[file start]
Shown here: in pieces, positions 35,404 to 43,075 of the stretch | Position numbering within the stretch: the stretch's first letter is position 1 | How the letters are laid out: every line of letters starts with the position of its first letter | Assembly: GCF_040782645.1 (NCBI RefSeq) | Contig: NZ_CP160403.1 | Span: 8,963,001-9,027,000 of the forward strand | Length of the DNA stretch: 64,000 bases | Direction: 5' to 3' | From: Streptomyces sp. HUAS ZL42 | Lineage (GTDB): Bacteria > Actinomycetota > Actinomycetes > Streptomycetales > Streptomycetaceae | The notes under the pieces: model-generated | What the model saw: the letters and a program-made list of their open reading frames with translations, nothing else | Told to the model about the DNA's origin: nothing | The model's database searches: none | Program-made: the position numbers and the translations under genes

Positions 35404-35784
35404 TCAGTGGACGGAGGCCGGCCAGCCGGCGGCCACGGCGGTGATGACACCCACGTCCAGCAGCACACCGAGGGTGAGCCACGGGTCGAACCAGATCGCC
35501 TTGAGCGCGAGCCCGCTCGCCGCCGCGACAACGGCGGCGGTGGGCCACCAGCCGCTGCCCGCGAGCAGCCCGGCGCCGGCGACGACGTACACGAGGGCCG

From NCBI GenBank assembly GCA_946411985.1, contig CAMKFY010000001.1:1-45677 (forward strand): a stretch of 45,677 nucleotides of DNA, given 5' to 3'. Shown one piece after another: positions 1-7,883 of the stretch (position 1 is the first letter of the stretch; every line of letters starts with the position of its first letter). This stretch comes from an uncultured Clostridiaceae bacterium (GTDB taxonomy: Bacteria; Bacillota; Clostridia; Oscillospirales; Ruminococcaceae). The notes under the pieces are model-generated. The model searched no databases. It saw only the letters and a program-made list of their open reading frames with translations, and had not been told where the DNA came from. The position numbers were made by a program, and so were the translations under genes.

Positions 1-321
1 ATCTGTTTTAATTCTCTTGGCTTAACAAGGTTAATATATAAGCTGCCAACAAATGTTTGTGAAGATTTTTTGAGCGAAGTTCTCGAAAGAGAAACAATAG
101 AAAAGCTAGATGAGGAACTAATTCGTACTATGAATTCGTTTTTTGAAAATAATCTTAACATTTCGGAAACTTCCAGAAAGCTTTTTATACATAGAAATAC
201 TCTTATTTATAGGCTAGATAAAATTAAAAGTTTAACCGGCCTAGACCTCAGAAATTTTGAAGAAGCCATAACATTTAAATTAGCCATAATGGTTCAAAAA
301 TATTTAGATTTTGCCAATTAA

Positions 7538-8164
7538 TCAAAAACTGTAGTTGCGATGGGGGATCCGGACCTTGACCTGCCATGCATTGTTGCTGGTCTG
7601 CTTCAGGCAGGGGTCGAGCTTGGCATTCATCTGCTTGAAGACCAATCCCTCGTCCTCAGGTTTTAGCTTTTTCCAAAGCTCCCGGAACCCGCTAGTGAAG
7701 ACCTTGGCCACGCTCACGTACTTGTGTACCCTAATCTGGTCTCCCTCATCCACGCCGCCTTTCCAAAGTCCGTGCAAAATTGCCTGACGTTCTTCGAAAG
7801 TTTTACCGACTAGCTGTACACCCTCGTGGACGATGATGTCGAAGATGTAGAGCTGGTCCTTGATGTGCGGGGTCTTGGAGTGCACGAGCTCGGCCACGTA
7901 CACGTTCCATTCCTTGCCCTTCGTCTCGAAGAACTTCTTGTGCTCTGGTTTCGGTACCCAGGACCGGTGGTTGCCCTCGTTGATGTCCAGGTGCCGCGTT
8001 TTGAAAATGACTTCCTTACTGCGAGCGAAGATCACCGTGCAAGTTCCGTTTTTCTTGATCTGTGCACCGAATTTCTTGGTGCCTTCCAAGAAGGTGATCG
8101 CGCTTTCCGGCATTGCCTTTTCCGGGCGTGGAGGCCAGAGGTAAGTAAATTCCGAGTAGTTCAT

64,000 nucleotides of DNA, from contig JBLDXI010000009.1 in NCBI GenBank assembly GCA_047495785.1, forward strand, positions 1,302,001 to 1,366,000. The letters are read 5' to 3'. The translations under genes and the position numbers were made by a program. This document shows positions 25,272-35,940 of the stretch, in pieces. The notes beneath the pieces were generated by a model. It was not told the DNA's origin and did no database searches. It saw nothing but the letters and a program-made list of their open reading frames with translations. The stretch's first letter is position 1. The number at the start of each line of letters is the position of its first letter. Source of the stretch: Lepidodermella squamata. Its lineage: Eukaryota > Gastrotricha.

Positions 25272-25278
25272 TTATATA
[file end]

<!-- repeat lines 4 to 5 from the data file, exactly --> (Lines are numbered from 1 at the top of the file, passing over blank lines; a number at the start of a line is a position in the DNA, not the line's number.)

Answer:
35501 TTGAGCGCGAGCCCGCTCGCCGCCGCGACAACGGCGGCGGTGGGCCACCAGCCGCTGCCCGCGAGCAGCCCGGCGCCGGCGACGACGTACACGAGGGCCG

From NCBI GenBank assembly GCA_946411985.1, contig CAMKFY010000001.1:1-45677 (forward strand): a stretch of 45,677 nucleotides of DNA, given 5' to 3'. Shown one piece after another: positions 1-7,883 of the stretch (position 1 is the first letter of the stretch; every line of letters starts with the position of its first letter). This stretch comes from an uncultured Clostridiaceae bacterium (GTDB taxonomy: Bacteria; Bacillota; Clostridia; Oscillospirales; Ruminococcaceae). The notes under the pieces are model-generated. The model searched no databases. It saw only the letters and a program-made list of their open reading frames with translations, and had not been told where the DNA came from. The position numbers were made by a program, and so were the translations under genes.